People as a mirror to your unconscious

Other people are like a mirror to our unconscious mind. The reactions we have to others tell us a lot about ourselves.

Jean-Paul Sartre famously said that “hell is other people”. In some sense however the hell we attribute to others is really our own. When we feel small, ashamed, shut down and like we are not enough in the presence of others, is it really the other person that does this to us or are they simply a mirror to those unhealed parts of ourselves?

While we all seek connection the fundamental situation is one of being alone “trapped” inside our own consciousness. It can be a lonely and somewhat frightening realisation that any time we interact with someone else, that someone we experience is merely a representation of that person inside our own minds. The real person is “out there” somewhere but ultimately remains unknowable. When we become aware of someone else, we experience the constellation of mental objects associated with that person. We experience the shapes and colours that make up their physical form, the smell, the touch, the sound of their voice, the patterns of their mannerisms and their particular way of speaking. All these things are no more the real person that exists “out there” and looks out at us from behind another pair of eyes than any other object that exists in our consciousness. In one sense we are each unknowable to the other except via processes of psychological projection and introjection.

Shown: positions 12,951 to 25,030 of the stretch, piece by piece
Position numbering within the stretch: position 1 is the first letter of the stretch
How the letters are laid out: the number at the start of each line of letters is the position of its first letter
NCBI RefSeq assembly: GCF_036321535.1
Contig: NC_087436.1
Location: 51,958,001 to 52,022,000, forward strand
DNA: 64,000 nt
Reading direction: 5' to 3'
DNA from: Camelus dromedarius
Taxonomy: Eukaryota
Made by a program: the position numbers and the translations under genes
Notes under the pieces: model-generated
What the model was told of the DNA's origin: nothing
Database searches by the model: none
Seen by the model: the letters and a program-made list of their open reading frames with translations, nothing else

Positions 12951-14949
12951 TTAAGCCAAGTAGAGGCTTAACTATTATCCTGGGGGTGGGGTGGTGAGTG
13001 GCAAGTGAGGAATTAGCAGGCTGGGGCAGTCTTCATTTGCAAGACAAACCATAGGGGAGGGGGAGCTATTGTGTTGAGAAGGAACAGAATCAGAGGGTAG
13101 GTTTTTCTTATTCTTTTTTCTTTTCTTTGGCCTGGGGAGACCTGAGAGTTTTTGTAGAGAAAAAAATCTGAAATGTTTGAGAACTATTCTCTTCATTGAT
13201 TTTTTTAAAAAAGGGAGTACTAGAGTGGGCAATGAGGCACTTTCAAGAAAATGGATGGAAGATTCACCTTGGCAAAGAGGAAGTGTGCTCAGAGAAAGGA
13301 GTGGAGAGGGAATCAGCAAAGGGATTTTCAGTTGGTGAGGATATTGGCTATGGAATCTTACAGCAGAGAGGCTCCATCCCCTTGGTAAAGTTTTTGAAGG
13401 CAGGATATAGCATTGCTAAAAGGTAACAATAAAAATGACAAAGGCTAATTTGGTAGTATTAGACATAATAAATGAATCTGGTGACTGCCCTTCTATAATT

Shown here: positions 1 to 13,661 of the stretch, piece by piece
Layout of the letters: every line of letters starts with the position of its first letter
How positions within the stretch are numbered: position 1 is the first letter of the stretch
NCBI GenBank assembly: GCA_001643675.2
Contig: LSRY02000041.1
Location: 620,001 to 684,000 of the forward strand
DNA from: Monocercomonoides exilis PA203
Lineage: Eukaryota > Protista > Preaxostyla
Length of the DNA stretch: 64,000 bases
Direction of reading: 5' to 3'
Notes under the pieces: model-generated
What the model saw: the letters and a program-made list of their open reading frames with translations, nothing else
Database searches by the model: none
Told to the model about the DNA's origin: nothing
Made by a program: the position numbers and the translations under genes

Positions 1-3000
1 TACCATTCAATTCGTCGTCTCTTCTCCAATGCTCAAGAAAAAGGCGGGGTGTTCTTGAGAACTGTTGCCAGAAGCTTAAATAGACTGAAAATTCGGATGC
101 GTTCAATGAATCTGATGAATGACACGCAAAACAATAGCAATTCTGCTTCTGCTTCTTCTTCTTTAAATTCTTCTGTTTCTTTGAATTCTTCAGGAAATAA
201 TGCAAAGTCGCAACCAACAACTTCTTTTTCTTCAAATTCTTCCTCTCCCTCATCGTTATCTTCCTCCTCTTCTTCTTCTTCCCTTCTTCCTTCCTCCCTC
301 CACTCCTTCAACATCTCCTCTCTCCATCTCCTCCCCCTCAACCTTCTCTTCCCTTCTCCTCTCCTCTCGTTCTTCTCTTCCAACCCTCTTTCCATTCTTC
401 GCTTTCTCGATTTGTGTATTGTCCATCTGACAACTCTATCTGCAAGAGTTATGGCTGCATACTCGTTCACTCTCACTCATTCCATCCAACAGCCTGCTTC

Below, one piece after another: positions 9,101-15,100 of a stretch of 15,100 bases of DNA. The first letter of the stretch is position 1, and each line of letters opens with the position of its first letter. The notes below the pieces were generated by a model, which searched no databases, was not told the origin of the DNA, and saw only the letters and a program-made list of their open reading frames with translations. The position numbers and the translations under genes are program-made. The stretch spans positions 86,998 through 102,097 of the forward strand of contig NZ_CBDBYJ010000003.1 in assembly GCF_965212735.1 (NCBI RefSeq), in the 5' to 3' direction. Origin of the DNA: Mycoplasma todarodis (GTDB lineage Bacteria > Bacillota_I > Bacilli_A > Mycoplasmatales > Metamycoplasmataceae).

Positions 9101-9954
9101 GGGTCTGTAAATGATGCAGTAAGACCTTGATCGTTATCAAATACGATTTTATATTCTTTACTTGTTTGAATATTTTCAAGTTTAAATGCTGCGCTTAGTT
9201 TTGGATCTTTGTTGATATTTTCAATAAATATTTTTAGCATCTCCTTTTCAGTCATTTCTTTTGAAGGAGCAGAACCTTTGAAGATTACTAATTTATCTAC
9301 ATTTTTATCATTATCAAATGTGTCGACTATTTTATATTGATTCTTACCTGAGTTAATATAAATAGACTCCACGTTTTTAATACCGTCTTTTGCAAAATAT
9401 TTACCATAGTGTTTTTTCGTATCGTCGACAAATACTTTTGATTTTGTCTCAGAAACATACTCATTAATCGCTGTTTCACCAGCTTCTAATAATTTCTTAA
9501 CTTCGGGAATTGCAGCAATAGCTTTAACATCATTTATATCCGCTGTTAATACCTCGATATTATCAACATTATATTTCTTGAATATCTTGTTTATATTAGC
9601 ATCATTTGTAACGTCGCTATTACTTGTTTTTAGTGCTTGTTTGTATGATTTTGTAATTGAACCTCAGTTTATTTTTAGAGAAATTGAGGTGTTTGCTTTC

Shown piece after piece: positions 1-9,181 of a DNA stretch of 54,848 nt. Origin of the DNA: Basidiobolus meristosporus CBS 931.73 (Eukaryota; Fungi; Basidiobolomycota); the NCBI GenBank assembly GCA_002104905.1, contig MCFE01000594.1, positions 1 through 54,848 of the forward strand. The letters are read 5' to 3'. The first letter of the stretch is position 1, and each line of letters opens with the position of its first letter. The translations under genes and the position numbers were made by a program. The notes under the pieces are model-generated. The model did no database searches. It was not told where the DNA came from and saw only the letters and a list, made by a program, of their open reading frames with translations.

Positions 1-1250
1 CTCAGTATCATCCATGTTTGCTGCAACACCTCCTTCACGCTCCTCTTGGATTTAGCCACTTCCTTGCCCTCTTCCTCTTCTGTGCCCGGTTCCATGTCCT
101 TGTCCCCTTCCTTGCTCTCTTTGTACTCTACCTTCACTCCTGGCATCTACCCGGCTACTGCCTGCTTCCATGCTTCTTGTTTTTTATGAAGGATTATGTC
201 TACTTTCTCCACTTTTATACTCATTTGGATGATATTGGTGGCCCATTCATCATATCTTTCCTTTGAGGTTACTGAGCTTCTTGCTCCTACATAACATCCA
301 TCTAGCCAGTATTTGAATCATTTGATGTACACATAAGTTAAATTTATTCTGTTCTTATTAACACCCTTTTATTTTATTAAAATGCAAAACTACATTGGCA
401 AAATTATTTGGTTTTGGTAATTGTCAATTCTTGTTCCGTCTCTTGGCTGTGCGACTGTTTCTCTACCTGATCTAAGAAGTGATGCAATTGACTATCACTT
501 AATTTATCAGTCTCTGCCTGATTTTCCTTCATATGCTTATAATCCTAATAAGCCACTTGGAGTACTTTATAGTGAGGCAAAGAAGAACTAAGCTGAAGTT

Most of us don’t have particularly unpleasant reactions to the mental objects that comprise a table. However the situation is very different for people. A lifetime of relational traumas sleeping timelessly in the unconscious are resurrected in an instant by the particular mental objects that comprise a person. When viewed this way, we can ask ourselves do all these feelings come from the other person or are we really reacting to a part of ourselves? To a part of our own consciousness?

If you’re hearing this concept for the first time it probably seems pretty strange and out there. It really is worth giving it some thought though because this concept is in fact extremely powerful especially when it comes to healing from narcissistic abuse. Viewing interactions with people in this way can bring transformative changes to your emotional wellbeing.

If we accept this view, could it be that we have more control over our reactions to other people than we thought? If we are reacting to a part of our own consciousness, can we take back our power to stop reacting and running away from ourselves? In short the answer is yes we can. Any change in perspective which helps us to stop bleeding attention outwards into the external world helps to decrease shame and helplessness and facilitates us in becoming more empowered.  

By viewing people as a mirror to our own unconscious, it brings the power back to ourselves, and reminds us that, rather than often being a source of pain and suffering, even difficult others can instead offer us a window into the depths of our own souls showing us the parts of ourselves that we need to heal.

 

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